No straight party ballot may hurt Dems this election
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No straight party ballot may hurt Dems this election

Date: November 1, 2006
By: Rachel Higginbotham
State Capitol Bureau

JEFFERSON CITY - This election season, Missouri voters will no longer be able to choose a straight-ticket option. Instead, they'll have to vote for candidates and ballot measures individually.

Elimination of straight-ticket voting was contained in the controversial voter ID law passed by the legislature earllier this year.  While the state Supreme Court threw out the photo-ID requirements, it left alone the ban on straight-ticket voting.

"Of all the complaints against Voter ID, no one complained about this part,"  said Sen. Luann Ridgeway, R-Smithville, who had sponsored a similar straight-ticket voting ban.. Ridgeway said that she got the idea for the bill after talking to voters. 

"[Straight party voting] was a silly way to cast a vote," Ridgeway said. "To go blindly in and punch one punch and vote for 35 people, everyone from state auditor to president, doesn't make sense."

She added: "I think this will produce a more informed electorate."

Ridgeway said that the bill faced very little opposition from the legislature last spring. "I don't even recall being asked to stand up and defend it," she said.

But Democratic Floor Leader Maida Coleman, D-St. Louis, said that the absence of a straight party ballot this year has opposition from much of her party.

"This is a blatantly partisan law," Coleman said. "To me, the removal of the ballot is was just another really bad component of a horrible bill."

Coleman said that the law was created to keep Democrats from voting.

"We know that the majority of straight-party voters are Democrats," she said. "There's much belief in the Democratic party that this was designed to assist Republicans in their re-election bids."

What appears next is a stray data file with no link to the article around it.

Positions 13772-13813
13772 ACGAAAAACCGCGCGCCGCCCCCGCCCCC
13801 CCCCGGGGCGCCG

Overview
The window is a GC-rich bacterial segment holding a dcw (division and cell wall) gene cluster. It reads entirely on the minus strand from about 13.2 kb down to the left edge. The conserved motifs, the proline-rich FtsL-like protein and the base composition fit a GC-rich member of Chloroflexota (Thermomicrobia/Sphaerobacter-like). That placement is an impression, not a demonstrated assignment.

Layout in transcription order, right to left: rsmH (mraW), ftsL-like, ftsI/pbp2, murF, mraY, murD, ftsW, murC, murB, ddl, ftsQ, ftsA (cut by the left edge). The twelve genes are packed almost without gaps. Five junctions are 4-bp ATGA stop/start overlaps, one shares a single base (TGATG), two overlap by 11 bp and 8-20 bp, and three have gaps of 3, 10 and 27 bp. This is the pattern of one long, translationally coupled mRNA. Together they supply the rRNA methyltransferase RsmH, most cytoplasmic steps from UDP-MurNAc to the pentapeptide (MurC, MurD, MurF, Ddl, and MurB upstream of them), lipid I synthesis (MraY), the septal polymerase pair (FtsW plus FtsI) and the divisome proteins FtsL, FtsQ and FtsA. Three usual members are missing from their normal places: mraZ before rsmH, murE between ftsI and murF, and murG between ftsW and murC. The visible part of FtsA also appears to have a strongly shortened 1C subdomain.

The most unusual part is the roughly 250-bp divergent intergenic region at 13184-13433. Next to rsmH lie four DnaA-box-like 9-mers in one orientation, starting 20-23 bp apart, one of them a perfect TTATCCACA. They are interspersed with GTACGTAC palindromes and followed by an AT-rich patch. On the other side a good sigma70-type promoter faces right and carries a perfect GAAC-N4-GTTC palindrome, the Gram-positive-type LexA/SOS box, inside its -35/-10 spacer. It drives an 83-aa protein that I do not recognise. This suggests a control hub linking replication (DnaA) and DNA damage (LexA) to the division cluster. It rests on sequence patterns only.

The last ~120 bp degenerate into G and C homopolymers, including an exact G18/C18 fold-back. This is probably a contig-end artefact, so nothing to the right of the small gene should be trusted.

According to Stacie Temple, a spokesperson for the secretary of state, one million straight-party ballots were cast in the 2004 election. Democratic ballots outnumbered Republican ballots by only 96,457.

MU political science professor John Petrocik said he agrees that the lack of a straight-ticket option this year will be an advantage for Republicans.

"Democrats are less likely to be motivated to go through and vote for every Democratic party candidate on the ballot," he said. He added that research hadn't been conducted on the topic in 20 years, but "this has been conventional wisdom since then."

"My guess is that this will work to the disadvantage of Democrats this year, although we don't know how much," he said.

Coleman said that she hopes the impact of no straight-ticket voting is slight. "My goal is to help educate people that they just need to spend a little extra time in the booth to vote for every person they want to elect," she said.

 Although voters may be spending more time in the booth, Boone County Clerk Wendy Noren said she does not expect longer lines at the polls this year.

"I'm sure people will complain," she said. "But we don't anticipate it making much of a difference on our end."